Last week I attended my very first zine fest. Zines, self-produced “fanzines,” are multimedia works with as many messages as there are zine creators. Zines have been in circulation since the 1930s but the medium boomed during the 1970s and 80s as a means of distributing information related to various punk movements. Zines are incredibly diverse. Usually produced via photocopy, zines can also use letter-press, silk-screen, risograph, or handwriting.

At a zine fest, artists bring their works to trade and sell. In the city that brought us the 80s cult classic SLC Punk, the underground alt-punk zine scene is still alive and well. However, the second annual Grid Zine Fest proved that zines are an evolving medium for self-expression The fest made space for more than just punk zinesters.

It celebrated creators of all kinds, from punk queer kids to librarians and archivists. People of all ages, races, genders, sexualities, and abilities attended and tabled the fest, featuring zines about anything from irreverent Joan of Arc comics to the realities of life an undocumented person of color.

I enjoyed the Salt Lake-based zine fest so much that I convinced my Madison-based twin sister to attend the Madison Zine Fest next week. If you’re still not convinced that attending a zine fest is worth your Saturday afternoon, here are 5 reasons to attend your local zine fest.

Zine Fest
Image by Kate.

1. Support Local Artists

In an age where funding for the arts is on the cutting block, directly supporting the efforts of local artists is more important than ever. Additionally, local art makes a culture distinct.  It is unlikely that you will find many zine makers’ works in other venues. When you buy a zine, you purchase an incredibly unique piece of art.

Another perk of attending a zine fest is that you can support many artists at a relatively low cost. Zines are highly diverse in price, and no matter your price point, you can participate in most fests, making it relatively easy for everyone to support the arts!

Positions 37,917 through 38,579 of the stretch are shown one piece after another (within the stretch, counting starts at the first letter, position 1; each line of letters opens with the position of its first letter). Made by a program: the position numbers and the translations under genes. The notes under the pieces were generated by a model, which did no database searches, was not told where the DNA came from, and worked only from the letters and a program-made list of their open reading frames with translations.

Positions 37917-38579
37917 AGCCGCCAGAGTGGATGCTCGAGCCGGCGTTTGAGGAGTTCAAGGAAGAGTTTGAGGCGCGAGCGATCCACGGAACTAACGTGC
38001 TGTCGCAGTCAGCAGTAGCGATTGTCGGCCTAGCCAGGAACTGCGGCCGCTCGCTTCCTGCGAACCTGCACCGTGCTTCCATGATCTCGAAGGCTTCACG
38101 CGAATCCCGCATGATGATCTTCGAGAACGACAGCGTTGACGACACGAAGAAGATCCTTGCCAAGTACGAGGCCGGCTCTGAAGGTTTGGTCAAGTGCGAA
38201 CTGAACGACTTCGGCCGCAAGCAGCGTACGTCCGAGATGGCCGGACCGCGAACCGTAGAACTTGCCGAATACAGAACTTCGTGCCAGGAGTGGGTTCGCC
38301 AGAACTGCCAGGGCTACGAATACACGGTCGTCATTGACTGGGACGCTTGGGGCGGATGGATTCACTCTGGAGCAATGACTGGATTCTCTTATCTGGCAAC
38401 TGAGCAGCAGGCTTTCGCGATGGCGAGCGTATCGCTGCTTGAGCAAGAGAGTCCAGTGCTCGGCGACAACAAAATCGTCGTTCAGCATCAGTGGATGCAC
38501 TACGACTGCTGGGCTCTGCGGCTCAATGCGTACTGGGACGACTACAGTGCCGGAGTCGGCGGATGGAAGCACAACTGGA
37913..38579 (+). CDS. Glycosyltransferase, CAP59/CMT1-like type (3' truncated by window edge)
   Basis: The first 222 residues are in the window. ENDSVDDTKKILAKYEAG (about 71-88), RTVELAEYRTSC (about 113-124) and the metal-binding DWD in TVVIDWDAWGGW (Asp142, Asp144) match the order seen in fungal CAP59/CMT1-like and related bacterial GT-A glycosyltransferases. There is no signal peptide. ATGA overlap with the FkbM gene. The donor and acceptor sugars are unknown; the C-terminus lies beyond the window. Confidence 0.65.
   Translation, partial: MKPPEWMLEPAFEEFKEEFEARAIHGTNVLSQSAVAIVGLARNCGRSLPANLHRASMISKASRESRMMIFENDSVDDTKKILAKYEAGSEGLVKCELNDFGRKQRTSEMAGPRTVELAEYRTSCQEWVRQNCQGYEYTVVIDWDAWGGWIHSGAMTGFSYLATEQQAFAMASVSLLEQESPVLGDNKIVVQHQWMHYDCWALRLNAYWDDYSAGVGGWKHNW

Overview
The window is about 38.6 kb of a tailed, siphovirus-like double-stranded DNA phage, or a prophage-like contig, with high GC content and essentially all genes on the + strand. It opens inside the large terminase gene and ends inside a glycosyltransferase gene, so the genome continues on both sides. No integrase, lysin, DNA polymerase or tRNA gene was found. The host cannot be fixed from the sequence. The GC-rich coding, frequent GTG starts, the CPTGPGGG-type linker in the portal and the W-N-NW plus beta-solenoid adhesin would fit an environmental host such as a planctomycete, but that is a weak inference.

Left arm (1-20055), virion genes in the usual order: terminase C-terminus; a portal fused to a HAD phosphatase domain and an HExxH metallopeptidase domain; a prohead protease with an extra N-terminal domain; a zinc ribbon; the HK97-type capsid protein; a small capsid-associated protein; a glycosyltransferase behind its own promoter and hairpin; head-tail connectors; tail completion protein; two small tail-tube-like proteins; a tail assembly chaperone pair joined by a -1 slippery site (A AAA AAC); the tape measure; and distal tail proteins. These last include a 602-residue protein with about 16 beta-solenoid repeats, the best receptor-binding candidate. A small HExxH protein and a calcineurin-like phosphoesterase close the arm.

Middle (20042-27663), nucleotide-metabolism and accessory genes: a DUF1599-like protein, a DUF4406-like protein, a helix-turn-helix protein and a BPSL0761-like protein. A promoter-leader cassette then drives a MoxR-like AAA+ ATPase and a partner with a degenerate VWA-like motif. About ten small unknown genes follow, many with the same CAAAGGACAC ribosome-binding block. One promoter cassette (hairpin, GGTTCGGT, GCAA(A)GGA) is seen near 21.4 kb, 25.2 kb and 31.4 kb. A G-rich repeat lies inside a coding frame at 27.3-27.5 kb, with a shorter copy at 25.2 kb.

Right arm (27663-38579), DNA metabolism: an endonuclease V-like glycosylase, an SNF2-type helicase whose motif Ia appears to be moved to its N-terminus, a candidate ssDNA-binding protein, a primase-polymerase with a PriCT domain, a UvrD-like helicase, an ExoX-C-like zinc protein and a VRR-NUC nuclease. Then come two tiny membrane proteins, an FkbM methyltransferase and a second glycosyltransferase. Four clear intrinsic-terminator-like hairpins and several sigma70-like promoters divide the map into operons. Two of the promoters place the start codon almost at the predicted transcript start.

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2. Safe Spaces

Along the lines of supporting the arts, zine fests are a great way to support individual artists from all backgrounds. Although there are always ways to improve, the zine fest I attended last week was one of the most inclusive Salt Lake City events I have ever been to. Because zines are an underground tool for self-expression, the medium boasts an incredibly diverse array of creators. Indeed, zines have an important place historically for giving voice to marginalized groups. For example, the Queer Zine Archive Project documents queer zines from the mid-1970s to the present including QUEERS READ THIS, a zine associated with the advocacy group ACT UP. Intersectional and political art feels very much at home at a zine fest. As a result, zine fests are a great way to learn about and support artists of color, LGBTQ+ artists, disabled artists, and artists of all ages in your community.

Zine Fest
Image from Fierce & Fabulous.

Thanks to the inclusivity of zine fests, there is something for everyone. The gritty underground history of zines gives zine creators space to create political discourse and make it accessible to others.